Nobody Puts Baby in a Corner

Even if you’re not willing to admit it, being an upperclassman in college makes everyone feel a little more important. You’re experienced in studying (read: cramming) for midterms, your major has been declared and you know exactly which classes to take (and which professors to avoid). Being older means you’re the wise one, the one freshmen look up to and think “wow, they really have their ~stuff~ together.” After you graduate that kind of all changes. Once you jump into the big ocean that is the working world you’re a little fish again, inexperienced and a bit naïve. (Even if you’re not willing to admit it…)

No longer feeling like you’ve got a handle on things, or feeling like you have the right answers (or can at least fake having all the right answers) can feel a bit overwhelming. If you’re anything like me, feeling naïve can take a real stab at your confidence, and you can get a bit hushed when it comes to asking for want you want or need in the work place. (It took me 3 months to feel comfortable enough to ask for vacation days. Yikes!)

You shouldn’t let anyone, including yourself, make you feel like you can’t speak up or ask for what you want just because you’re new or young or inexperienced. I’m not saying go crazy and demand your own corner office with a view and personal Keurig, but if you’ve been absolutely slaying at your job for a year you should feel comfortable asking for a raise. Want to use your vacation days to go on a trip for a week? Do it! Sick and feel like you’re dying? Take a sick day. (Goodness, please take a sick day. No one wants to get sick, and I’m sure you want to get better.)

Here are a few tips from someone who’s been there and got over the scary newness of the working world.

Remember that everyone has been exactly where you are

Unless your boss is some kind of super genius who jumped right from college to a high level position in a company, they’ve been exactly where you are. It’s called entry level for a reason…that’s how people enter the work force. Just because you’re not the head analyst or managing editor doesn’t mean you’re not allowed to take a break.

Take a second and sneak a look around the room

The people I work with always meet deadlines and get their work done and I assumed they were insanely focused all day. One afternoon I was being particularly unproductive and I took a peek around the room. One of my coworkers was playing around on Facebook, another was reading a gaming blog and a third was on her phone. I noticed that at any given time someone in the office is usually taking a break from work. It made me feel a lot better about allowing myself to take small breaks throughout the day.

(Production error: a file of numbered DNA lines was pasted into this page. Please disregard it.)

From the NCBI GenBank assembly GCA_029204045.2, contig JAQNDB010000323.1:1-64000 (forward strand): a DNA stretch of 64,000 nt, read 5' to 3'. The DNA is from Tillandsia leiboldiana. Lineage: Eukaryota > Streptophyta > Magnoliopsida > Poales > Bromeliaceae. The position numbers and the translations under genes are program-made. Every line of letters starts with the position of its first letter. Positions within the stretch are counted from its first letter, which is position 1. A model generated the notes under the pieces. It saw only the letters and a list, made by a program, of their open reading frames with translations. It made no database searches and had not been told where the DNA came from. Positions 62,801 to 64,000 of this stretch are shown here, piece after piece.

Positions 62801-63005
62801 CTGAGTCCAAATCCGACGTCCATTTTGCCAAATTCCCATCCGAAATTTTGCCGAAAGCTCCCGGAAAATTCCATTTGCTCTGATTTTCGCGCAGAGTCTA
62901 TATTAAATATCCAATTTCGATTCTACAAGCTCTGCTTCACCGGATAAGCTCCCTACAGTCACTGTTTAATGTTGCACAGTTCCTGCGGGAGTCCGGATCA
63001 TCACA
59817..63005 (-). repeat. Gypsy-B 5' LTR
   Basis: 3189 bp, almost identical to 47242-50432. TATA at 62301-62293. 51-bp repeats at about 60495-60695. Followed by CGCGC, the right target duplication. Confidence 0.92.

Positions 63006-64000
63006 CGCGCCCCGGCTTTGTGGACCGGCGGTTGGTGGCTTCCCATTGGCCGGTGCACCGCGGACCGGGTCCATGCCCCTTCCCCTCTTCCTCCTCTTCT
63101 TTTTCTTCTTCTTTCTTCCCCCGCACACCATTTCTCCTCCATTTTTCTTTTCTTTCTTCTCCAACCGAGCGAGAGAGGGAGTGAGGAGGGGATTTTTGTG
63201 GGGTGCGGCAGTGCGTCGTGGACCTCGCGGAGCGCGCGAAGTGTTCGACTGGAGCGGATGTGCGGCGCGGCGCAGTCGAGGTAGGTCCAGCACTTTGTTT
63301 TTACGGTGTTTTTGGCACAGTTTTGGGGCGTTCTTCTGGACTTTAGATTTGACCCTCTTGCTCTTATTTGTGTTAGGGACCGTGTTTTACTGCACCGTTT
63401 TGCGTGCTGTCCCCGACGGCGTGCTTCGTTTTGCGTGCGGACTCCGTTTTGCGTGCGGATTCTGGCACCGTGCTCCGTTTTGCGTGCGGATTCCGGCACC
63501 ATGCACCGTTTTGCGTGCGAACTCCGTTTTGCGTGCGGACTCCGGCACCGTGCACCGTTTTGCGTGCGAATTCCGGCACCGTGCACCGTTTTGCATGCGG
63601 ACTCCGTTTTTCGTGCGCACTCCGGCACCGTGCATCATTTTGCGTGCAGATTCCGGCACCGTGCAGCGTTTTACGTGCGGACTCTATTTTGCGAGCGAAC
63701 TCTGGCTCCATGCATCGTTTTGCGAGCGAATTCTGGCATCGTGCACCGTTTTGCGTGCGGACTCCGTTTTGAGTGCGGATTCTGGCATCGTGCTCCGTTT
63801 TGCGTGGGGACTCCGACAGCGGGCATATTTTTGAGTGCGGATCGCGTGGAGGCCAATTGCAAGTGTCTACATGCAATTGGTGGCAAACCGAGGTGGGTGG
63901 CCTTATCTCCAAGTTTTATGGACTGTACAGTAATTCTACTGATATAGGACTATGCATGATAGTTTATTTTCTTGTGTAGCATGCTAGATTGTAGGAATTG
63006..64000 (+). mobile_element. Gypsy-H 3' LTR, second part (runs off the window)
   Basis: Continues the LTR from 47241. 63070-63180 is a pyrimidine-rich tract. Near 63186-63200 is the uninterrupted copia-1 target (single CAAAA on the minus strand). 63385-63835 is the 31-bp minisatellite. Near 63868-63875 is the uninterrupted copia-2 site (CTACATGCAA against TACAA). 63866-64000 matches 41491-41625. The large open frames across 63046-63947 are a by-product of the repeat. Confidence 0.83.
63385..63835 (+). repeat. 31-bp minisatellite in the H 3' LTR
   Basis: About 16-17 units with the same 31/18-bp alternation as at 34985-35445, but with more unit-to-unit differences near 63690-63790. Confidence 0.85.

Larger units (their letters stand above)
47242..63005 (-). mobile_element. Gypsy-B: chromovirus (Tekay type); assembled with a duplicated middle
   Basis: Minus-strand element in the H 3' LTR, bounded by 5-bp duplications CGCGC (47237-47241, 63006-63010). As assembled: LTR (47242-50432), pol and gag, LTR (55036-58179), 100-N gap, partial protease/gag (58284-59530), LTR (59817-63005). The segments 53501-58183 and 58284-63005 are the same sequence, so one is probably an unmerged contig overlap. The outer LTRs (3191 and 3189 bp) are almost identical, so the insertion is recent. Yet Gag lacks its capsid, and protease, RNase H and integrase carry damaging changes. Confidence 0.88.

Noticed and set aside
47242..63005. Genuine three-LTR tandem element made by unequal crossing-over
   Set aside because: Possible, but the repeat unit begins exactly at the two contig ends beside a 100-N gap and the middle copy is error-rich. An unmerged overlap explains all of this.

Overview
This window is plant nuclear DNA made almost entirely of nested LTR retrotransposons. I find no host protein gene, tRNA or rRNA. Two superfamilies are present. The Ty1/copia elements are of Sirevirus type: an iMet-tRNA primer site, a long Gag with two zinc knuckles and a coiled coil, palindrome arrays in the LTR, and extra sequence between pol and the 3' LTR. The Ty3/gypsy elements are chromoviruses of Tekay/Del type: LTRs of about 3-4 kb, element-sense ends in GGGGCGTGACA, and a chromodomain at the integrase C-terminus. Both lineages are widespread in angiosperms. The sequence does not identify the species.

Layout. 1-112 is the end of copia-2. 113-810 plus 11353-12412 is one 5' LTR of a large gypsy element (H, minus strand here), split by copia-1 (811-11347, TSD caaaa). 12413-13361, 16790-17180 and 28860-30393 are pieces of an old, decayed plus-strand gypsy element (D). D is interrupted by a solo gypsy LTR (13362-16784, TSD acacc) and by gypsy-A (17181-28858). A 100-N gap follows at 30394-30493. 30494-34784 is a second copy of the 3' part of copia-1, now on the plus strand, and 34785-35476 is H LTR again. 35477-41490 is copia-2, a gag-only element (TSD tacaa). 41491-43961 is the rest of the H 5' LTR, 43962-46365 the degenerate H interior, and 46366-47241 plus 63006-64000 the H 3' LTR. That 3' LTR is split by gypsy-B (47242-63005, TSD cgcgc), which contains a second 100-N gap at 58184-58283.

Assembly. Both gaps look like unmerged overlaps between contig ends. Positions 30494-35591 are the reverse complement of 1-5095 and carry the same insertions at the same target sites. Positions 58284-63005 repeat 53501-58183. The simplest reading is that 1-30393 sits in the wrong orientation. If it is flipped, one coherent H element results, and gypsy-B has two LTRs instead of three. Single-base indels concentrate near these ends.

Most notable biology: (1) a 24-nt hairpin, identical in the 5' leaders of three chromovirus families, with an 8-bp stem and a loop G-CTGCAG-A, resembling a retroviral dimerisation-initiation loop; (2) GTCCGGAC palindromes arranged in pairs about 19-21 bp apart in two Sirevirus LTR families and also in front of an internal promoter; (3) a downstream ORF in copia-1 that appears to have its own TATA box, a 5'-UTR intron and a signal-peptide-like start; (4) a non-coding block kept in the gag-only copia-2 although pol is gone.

Don’t overthink it

When I first started working I was constantly thinking about the performance review looming in the future. Did this make me a hyper-focused worker? Yes. Was it in any way beneficial? No, and I’ll tell you why. Only trying to do a good job because you’re concerned about getting fired if you make a single mistake is unhealthy. Very unhealthy. You should be working hard because you love your job or want to take pride in your work, or maybe even both.

The people you work with are real people too

By this I mean to say that they’re not just your coworkers, they’re humans that exist in this universe and aren’t going to fault you for every little mistake you make. Here’s a great example. Earlier this week I was sitting at my desk working on an article when my phone rang. I instinctually went to grab my phone, knocked over my water glass which proceeded to spill all over my desk, and yelled a curse word (this is a school blog so I’ll keep it PG) all before finally answering the phone. Rather than hard core judge me, my coworkers laughed and grabbed me a towel. Just because you make a fool of yourself every once in a while doesn’t mean you’re going to be exiled, doomed to eat lunch alone forever.

You were hired for a reason

This is a piece of advice I got from my amazing mom. Every time I get nervous about talking to my boss about something she always says “You were hired for a reason, Katie.” That’s really stuck with me because it’s true. They didn’t play eenie meenie miney moe and just happen to pick my resume, and I can guarantee they didn’t do that for you either. You were hired because the company/HR/interviewer person liked what they saw and wanted you to be a part of the team. Just remember that to be where you are right now they had to want you first. They’re not going to get rid of you because you have the flu or want to take off time to go on a trip with your family.

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